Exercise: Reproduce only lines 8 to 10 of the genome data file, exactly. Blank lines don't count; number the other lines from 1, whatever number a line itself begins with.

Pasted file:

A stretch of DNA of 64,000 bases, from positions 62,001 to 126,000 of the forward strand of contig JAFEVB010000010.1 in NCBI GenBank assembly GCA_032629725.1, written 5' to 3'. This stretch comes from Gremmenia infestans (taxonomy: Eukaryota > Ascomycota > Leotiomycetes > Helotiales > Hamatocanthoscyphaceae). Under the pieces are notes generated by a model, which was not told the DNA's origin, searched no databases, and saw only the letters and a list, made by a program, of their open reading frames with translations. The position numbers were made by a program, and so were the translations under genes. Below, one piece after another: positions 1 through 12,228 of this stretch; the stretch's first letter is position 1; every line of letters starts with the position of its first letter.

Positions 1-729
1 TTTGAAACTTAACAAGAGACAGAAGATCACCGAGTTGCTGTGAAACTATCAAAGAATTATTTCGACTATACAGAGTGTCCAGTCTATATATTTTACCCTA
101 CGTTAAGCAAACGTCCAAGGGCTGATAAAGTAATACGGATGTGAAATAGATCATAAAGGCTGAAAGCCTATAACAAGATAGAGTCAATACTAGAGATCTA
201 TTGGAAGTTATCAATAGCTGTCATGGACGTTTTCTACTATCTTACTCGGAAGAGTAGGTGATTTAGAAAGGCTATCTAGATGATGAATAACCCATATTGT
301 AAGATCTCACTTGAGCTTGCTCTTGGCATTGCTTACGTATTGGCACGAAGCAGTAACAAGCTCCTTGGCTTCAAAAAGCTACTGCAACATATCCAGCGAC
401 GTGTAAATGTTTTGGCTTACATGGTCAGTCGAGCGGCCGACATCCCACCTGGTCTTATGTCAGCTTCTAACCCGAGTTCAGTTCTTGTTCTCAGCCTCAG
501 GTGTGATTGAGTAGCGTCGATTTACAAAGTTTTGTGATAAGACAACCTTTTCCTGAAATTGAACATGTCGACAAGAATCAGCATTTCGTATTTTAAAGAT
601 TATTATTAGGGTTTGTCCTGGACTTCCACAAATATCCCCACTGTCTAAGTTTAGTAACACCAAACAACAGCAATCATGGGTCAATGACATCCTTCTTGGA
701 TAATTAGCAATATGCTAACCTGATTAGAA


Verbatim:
501 GTGTGATTGAGTAGCGTCGATTTACAAAGTTTTGTGATAAGACAACCTTTTCCTGAAATTGAACATGTCGACAAGAATCAGCATTTCGTATTTTAAAGAT
601 TATTATTAGGGTTTGTCCTGGACTTCCACAAATATCCCCACTGTCTAAGTTTAGTAACACCAAACAACAGCAATCATGGGTCAATGACATCCTTCTTGGA
701 TAATTAGCAATATGCTAACCTGATTAGAA